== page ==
Sir Peter Gluckman
President, International Science Council (ISC);
Founding Chair of INGSA
This Op-Ed was originally published in a number of daily South African newspapers, during Science Forum South Africa
As a leader in pan-African policy innovation, South Africa gets the importance of scientific evidence to support laws meeting the nation and its citizens’ needs. We, and the tens of thousands of members we represent, are also strong believers in the value of independent science advice in complex decision making. There are, of course, issues where scientific evidence and public or political values do not align. For those who believe wholeheartedly in evidence and the integrity of science, the past two-years have been challenging. Information, correct and incorrect, can spread like a virus. People’s worldviews are too-often reinforced by the information bubbles they now live in, which means that many only listen to people and media whose views align with their own inherent biases and ideologies. People want categorical answers. Science can rarely provide them. We are certainly at a turning point, not just in this pandemic, but in our collective management of longer-term challenges affecting us all.
That is why our international discussion held at the 7th Science Forum South Africa (www.sfsa.co.za/) on Thursday, 2nd December was so timely. Expertly moderated by Professor Himla Soodyall, CEO of the Academy of Science of South Africa (ASSAf), this panel brought together politicians, chief science advisors, presidents of science advisory bodies and science diplomats from five countries and five continents to examine how scientific advice feeds into effective policymaking, or not!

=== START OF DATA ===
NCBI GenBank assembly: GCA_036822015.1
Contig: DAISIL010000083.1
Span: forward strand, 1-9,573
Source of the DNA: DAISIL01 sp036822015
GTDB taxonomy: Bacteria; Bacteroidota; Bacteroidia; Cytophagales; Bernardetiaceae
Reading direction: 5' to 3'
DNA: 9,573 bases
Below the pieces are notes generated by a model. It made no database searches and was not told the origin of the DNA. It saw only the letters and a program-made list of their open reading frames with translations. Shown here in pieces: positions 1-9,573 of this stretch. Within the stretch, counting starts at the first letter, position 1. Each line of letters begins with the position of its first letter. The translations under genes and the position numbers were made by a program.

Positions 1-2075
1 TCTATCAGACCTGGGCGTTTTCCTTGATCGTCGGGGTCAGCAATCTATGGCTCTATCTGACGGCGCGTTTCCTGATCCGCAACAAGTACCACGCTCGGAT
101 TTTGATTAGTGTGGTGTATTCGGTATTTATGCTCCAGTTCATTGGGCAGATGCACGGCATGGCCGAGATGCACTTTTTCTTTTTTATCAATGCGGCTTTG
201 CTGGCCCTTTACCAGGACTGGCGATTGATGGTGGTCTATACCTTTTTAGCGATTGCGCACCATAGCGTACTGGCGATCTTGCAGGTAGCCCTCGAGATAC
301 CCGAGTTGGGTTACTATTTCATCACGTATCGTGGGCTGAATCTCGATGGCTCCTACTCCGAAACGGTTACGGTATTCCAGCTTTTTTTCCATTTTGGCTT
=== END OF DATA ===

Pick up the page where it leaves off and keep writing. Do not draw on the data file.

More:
Our premise is that if the 9/11 attacks changed all our lives from the perspective of state security, then Covid-19 must leave a similar legacy for the future of globally robust policymaking as a shared public good. Or must we be prepared to accept the dumbing-down of ‘evidence’ and a ‘snapback to normal’ in our post-pandemic politics?
Allow us to summarise a few of the key conclusions reached. We argue that the importance of open science and access to data has never been more critical. What is really at stake in the relationship between science and policymaking, both during crises and within our daily lives, is much more than a philosophical debate. From the air we breathe, the food we eat and the cars we drive, to the medical treatments or vaccines we take, and the education we provide to children, this relationship, and the decisions it can influence, matter immensely.